When we wrote that Egyptians weren't happy about the Mubarak verdict, we didn't expect it to reach this level. Thousands of Egyptian citizens descended on Tahrir Square late Saturday to protest the verdict they believe was either too soft, or could leave the door open for Mubarak to walk in an appeal. The scene is strangely reminiscent of similar pictures of the crowds in Tahrir Square from last January, or from the one-year anniversary gatherings.
There were disturbances in the courtroom immediately after the verdict from people who wanted Mubarak to get the death penalty. The BBC reports a lot of the crowd's anger is being directed at the acquittals of the four senior interior ministry officials. Mubarak and his interior minister Habib al-Adli were both sentenced to life in prison, but the crowd is worried the prosecution's lack of evidence proving he ordered the killings of Egyptian protestors would leave the door open for an easy appeal. Mubarak was sentenced for "accessory to murder" and the judge ordered he was guilty for not stoping protestors from being killed during the first week of the uprising. The BBC is also saying a lot of people are coming out to voice their displeasure over the country's current political climate. Egyptians go to the polls this month to decide their first freely elected President, but few in the country are excited for the choices on the ballot.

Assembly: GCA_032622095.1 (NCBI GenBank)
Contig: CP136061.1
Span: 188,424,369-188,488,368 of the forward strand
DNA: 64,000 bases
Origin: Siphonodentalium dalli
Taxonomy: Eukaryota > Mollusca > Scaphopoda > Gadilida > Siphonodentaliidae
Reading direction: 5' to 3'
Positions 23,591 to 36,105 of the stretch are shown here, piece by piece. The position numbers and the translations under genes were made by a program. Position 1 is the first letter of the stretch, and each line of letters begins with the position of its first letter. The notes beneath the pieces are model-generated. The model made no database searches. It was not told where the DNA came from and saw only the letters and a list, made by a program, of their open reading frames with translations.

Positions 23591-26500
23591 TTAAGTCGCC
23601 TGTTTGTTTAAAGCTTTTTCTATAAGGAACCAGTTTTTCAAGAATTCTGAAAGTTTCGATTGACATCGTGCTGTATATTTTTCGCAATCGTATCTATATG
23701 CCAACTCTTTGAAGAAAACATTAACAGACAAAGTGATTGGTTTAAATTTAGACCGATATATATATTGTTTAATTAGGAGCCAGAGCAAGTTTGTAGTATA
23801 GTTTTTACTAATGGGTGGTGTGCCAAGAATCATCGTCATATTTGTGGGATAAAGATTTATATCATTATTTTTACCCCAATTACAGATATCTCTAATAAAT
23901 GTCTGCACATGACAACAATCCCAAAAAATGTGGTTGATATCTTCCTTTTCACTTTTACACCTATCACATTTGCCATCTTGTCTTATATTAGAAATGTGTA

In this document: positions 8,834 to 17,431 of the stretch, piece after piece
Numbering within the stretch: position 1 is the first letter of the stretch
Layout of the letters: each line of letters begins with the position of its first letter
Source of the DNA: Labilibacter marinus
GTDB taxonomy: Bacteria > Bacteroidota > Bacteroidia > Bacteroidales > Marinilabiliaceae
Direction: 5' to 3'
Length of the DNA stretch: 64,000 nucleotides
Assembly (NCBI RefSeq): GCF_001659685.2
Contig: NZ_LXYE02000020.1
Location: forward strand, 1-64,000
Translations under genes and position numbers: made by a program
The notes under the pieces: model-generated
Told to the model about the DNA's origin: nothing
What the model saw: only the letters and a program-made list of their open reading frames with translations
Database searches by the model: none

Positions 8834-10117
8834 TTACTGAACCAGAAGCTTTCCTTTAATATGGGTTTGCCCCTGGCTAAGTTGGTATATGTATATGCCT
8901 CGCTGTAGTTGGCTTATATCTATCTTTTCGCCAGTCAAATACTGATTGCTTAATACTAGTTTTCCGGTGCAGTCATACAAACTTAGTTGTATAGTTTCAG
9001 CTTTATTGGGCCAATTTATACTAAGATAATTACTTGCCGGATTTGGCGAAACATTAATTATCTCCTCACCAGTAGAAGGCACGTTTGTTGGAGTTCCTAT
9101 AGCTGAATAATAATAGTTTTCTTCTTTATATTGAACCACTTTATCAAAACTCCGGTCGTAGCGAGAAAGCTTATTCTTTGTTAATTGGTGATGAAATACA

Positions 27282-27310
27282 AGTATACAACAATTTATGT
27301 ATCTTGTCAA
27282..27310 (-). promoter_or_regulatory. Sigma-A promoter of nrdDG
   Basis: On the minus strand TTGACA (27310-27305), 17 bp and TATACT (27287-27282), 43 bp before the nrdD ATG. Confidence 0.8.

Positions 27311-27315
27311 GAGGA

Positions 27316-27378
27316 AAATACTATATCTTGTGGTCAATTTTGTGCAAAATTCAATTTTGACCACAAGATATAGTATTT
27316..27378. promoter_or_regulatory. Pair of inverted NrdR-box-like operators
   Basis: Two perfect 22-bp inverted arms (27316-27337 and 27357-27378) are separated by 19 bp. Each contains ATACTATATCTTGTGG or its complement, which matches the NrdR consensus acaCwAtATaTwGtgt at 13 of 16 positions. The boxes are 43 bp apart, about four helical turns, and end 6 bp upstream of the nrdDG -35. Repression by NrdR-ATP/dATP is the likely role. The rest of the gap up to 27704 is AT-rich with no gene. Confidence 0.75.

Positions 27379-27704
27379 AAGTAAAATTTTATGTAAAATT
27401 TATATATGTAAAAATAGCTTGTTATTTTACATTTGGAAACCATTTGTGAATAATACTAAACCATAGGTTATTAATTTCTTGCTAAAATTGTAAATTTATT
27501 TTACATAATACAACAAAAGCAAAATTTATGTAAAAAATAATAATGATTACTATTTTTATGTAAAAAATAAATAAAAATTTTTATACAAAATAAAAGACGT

A protester speaks to the crowd as flags are raised, and one man is in the background standing on top of a lamp post:
And one more:
[Image credit: Associated Press]
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